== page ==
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The Bootleg Files: Woody Allen Looks at 1967

BOOTLEG FILES 753: “Woody Allen Looks at 1967” (1967 television special).

LAST SEEN: On YouTube.

AMERICAN HOME VIDEO: None.

REASON FOR BOOTLEG STATUS: Never released in a home entertainment format.

CHANCES OF SEEING A COMMERCIAL DVD RELEASE: Unlikely.

It’s safe to say that no one will ever look back on 2020 with any great fondness, except perhaps Mr. and Mrs. Biden, but that now-closed 12-month span was hardly the first year-from-hell experience. Anyone who was around in 1967 will glumly recall the challenges and tragedies that marked the year’s political and social environments.

In December 1967, NBC’s variety show “Kraft Music Hall” sought to wrap up 1967 with an episode mixing cutting-edge political humor and old-fashioned entertainment. Woody Allen, whose cred was rising that year thanks to his work in the all-star 007 spoof “Casino Royale” and his playfully inventive comic dubbing of the Japanese spy thriller “What’s Up, Tiger Lily?”, was recruited to host the program and was given an intriguing mix of guests whose names would never normally turn up in the same sentence: Liza Minnelli, Aretha Franklin and William F. Buckley Jr.

The episode was titled “Woody Allen Looks at 1967” and opened with a funky pop art animation that used Allen’s trademark eyeglasses to display a montage of the famous and infamous faces who made the headlines that year. Allen started the program with a monologue that touched on the hot button issues of the day – he recalled how his attempt to enlist to serve in Vietnam resulted in military officials burning his draft card for him, and then offered a convoluted story of how his attempts to protect a “Negro kid” from being beaten up ended with the victim joining his attackers in assaulting him. But rather than dwell on topical humor, Allen offered his distinctive blend of intellectual silliness, most notably his rapture in watching a topless cellist play her instrument. (“It’s not dirty. The andante, the slow part isn’t dirty, but the allegro drove me up the walls.”)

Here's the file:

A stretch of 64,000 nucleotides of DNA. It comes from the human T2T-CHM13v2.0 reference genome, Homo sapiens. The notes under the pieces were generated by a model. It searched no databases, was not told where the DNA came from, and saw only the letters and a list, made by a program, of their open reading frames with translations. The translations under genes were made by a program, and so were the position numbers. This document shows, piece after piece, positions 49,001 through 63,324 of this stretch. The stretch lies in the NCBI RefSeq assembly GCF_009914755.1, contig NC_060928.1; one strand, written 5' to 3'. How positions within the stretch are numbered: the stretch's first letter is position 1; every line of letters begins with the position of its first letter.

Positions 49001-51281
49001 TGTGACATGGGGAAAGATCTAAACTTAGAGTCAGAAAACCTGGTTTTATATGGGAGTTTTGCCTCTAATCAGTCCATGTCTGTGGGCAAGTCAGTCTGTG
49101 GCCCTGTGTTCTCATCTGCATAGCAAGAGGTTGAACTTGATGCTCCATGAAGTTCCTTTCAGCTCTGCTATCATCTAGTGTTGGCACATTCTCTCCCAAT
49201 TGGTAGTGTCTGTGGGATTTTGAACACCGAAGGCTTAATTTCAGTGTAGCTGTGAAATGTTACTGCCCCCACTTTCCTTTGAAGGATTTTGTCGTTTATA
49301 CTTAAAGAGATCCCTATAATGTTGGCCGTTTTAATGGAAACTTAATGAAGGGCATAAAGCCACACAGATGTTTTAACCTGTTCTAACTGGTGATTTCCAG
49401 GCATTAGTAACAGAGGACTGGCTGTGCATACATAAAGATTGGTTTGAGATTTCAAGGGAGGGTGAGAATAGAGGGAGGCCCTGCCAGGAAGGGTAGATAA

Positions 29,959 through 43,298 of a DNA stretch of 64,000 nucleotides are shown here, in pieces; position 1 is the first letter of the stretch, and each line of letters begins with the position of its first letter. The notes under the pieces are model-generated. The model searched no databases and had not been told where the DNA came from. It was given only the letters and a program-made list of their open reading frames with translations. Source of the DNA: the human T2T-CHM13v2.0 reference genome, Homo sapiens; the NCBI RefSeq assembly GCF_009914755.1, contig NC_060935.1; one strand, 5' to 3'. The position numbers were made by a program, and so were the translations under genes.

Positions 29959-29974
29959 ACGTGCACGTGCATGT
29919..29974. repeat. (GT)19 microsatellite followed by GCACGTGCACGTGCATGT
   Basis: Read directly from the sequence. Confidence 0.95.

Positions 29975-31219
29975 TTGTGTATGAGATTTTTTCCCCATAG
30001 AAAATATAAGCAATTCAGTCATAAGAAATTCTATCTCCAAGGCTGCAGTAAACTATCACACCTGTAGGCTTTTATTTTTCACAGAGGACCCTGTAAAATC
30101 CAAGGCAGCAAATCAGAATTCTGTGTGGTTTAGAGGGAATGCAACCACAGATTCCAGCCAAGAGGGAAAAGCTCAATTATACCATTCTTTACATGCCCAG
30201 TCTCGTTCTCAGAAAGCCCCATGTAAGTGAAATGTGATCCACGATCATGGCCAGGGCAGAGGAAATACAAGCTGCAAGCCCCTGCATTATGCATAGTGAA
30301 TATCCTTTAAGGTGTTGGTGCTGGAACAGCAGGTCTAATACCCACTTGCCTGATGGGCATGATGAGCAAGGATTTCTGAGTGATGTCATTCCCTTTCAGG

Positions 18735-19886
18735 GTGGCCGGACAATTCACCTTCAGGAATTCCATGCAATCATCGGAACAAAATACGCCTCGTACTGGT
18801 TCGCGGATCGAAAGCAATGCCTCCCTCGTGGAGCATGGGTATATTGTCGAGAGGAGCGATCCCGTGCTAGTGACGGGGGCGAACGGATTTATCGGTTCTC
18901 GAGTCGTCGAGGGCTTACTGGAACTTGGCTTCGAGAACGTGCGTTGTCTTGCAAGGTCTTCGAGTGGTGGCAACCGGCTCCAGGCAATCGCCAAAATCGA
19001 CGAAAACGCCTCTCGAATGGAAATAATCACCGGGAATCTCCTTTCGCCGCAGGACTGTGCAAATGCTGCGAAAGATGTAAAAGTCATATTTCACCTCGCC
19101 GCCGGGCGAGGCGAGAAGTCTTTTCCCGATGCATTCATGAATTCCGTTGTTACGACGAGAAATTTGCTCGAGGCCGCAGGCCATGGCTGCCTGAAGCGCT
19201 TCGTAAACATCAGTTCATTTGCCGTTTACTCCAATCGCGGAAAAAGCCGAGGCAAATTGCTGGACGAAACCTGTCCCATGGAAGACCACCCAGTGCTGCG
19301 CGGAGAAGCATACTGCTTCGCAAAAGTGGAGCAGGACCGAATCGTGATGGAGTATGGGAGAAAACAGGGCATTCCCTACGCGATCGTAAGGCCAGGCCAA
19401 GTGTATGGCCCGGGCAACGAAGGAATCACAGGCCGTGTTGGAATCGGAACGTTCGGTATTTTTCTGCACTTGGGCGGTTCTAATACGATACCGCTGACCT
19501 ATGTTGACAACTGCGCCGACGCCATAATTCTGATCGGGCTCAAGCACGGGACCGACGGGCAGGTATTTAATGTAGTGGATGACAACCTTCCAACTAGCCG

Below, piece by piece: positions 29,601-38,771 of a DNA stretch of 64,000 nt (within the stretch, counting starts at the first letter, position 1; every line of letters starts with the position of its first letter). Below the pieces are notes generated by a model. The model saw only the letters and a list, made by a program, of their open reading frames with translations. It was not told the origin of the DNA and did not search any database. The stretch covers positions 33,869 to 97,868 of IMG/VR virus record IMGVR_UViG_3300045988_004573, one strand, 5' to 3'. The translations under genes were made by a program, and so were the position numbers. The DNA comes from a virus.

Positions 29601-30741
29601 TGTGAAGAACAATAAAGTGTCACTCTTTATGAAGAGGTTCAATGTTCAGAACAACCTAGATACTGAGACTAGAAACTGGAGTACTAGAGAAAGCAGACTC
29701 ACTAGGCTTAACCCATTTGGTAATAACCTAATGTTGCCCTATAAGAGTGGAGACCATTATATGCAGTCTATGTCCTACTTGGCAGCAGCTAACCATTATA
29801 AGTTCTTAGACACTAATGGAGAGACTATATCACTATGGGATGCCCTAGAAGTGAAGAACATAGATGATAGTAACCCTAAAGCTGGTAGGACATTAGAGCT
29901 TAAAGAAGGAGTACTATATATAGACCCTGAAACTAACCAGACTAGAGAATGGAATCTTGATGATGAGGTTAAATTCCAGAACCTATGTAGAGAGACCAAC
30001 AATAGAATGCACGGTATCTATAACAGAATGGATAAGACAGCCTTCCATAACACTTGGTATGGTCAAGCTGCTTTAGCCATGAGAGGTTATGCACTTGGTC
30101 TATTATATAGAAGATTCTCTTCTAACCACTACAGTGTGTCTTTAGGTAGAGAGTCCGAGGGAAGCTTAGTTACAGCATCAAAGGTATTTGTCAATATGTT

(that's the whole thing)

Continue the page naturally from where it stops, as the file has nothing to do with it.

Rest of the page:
From that starting point, Allen was inserted into a sketch where he played a repressed conservative husband who tries to forbid his wife (Liza Minnelli) from wearing a mini-skirt. Allen’s argument was that her legs are his property. “When we got married, I paid two dollars for those legs,” he proclaimed, adding his mother wouldn’t wear such a revealing item – to which Minnelli reminded him that the stores don’t sell orthopedic mini-skirts. The blackout joke involves the arrival of a neighbor’s wife wearing a mini-skirt, which Allen heartily approves.

Allen then introduced Aretha Franklin, who performed her hit songs “Respect” and “Chain of Fools” while standing atop a platform within a swirl of oversized round lights. The first song had a squad of dancers gyrating to the music while the second song had Franklin working solo. In both numbers, Franklin is vibrant and sexy, giving the production a shot of energy that wasn’t coming from the comedy. Sadly, Franklin was absent from the rest of the proceedings – it is a shame that no one thought of including her in the comedy sketches.

But perhaps Franklin was lucky to avoid the sketches, particularly the following segment with Allen playing Baby Bobby Dimple, a 1930s child star who looks like a male version of Shirley Temple. Allen played both the young Dimple in flashback and an older, grey-haired version running for Senate but still throwing the bratty temper tantrums of his childhood. This grueling segment is among the least amusing turns in Allen’s career.